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AP Testing Tactics

Many students across the country completed AP testing in the spring and are now waiting for the College Board to release scores in the beginning of July. AP testing is a significant source of stress for every high school student who wants to attain admission to best-fit colleges. The results can demonstrate that a student is ready for college-level work. Because of this, students start planning for testing months in advance, even when one year’s testing has only just ended.


However, what is the best way to prepare for AP testing without risking possible burnout in other areas of student life? Here are some tips to help prepare for next year’s AP tests.


Start Early

If you already know what AP classes you have for next year, start studying as soon as possible. Is AP Calculus in your schedule? Practice the concepts you learned in math this year so you have a great base of knowledge heading into Calc.. AP Literature on your schedule? Ask your teacher for the reading list so you can start reading over the summer. These extra steps will give you more time to review, and they will also allow you to explore the subject matter and develop critical questions to ask your teachers.


Make a Schedule

A good study schedule is pivotal to developing healthy study habits because it allows you uninterrupted time to focus on what you’re studying. Plan a study “appointment” for yourself every day as you would plan a visit to the doctor or plan the time you need to be at work. Then treat that time as sacred; it is your time to focus on improving knowledge about that subject. Turn off the phone. Close the door. Set up your space. Start studying.


Take Breaks

Speaking of scheduling, taking breaks is also essential to your studying process. While it may seem counter-intuitive, incorporating short breaks will help your brain understand the information you’re studying and keep it from getting overwhelmed. The Pomodoro Method, for example, encourages five-minute breaks after every twenty-five minutes of study and thirty-minute breaks after every four cycles.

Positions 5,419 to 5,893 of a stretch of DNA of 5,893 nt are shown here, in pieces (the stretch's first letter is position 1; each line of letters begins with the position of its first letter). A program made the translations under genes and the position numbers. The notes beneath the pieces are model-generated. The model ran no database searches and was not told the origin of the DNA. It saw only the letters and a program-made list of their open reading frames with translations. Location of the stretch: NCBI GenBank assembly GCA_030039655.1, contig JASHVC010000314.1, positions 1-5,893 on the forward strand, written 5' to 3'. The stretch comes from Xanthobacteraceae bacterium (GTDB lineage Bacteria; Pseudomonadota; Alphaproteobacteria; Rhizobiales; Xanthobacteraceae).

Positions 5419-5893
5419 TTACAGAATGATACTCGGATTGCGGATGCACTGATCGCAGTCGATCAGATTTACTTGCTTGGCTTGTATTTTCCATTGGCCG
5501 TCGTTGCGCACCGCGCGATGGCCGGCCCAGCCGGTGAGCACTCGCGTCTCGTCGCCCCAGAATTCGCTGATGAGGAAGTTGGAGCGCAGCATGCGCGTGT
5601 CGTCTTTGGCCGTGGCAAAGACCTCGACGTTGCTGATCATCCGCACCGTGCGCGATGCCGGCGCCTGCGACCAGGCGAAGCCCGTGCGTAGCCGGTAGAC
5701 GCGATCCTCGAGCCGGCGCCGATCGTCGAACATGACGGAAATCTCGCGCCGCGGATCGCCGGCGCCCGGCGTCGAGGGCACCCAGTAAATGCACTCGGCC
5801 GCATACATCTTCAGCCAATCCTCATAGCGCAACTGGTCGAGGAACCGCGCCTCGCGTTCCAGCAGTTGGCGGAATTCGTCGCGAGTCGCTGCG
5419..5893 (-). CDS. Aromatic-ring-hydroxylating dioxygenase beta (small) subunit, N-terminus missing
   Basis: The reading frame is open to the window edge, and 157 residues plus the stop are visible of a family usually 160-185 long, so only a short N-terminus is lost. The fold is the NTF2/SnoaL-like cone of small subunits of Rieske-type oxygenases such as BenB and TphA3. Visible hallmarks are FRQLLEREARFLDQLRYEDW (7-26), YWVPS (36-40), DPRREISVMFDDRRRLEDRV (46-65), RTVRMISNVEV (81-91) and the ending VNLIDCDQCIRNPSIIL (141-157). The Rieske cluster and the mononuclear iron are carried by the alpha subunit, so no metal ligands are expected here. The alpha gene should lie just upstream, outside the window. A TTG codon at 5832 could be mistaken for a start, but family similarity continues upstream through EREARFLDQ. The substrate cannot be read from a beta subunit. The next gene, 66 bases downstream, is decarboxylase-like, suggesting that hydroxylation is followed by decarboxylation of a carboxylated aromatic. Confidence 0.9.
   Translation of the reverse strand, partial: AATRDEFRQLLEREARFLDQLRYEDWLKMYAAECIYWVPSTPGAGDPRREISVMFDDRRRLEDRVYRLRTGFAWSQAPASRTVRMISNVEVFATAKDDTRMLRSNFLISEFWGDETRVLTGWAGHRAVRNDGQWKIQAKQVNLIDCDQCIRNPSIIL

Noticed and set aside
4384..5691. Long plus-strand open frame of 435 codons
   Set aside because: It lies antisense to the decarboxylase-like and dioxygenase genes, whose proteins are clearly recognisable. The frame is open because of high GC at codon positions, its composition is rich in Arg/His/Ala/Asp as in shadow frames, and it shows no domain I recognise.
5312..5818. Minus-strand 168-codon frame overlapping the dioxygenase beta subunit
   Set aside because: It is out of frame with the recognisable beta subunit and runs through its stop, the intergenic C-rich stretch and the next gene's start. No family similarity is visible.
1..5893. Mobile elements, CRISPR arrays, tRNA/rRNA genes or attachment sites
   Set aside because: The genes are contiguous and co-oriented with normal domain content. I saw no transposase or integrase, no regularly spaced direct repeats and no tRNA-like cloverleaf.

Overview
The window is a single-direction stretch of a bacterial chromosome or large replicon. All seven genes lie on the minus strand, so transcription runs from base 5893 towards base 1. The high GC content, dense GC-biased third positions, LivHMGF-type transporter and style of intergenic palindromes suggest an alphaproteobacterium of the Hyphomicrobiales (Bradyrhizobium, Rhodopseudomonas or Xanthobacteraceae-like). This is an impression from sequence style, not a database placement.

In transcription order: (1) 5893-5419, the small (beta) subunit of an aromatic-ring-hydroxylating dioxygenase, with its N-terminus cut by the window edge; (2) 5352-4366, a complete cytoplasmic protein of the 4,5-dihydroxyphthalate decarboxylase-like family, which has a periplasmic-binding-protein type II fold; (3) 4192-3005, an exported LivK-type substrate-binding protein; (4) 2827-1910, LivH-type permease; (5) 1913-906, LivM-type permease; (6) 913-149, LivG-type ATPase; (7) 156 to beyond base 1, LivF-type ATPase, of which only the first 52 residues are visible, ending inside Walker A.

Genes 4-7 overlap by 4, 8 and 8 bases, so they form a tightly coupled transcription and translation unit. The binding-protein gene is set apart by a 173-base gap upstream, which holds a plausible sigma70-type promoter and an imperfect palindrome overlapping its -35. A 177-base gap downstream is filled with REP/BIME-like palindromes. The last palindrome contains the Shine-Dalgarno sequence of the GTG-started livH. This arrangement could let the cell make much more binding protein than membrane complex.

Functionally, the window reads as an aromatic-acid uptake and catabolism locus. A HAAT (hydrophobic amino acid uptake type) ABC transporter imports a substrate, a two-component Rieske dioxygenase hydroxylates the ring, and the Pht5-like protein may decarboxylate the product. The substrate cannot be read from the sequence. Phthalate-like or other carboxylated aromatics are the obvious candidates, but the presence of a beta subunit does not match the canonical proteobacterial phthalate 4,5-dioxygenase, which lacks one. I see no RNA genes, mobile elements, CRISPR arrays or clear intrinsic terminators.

Remember Your Health

While studying and achieving good grades may seem like the highest priority, nothing beats taking care of your physical and mental health. Part of the reason students should schedule their study time is so they can have time for other things that keep them healthy. Staying healthy includes getting regular exercise, eating healthy meals and snacks, and taking time to do something that feeds your other passions. Learning to balance your days will serve you further in life.


Study Together

Sometimes, studying can be more accessible when everyone works together. Look into joining or starting a study group for AP classes. Not only does this give you a support system, but often there will be someone who understands something you don’t and can help or vice versa. Another way you can study together is to consider combining your notes. A recent trend in note-taking has been using Google Docs to create a collaborative note document.


Use All Available Resources

There are dozens of resources available to AP students: Look for online study guides from your teacher or another section teacher; check out online study guides; search for a quizlet or sample practice tests online. The key is to find a method that works for you.


Ask for Help

Many students are nervous about asking their teachers for help if they cannot understand something. Teachers want to help you grasp the material they are teaching. They will appreciate the opportunity to help you attain success in their class so don’t be nervous to ask for extra time for questions outside of class. And always say thank you for the help you receive!

Please consider some of the tips described above. Time and organization can make all the difference in your success. Are you ready for next year?





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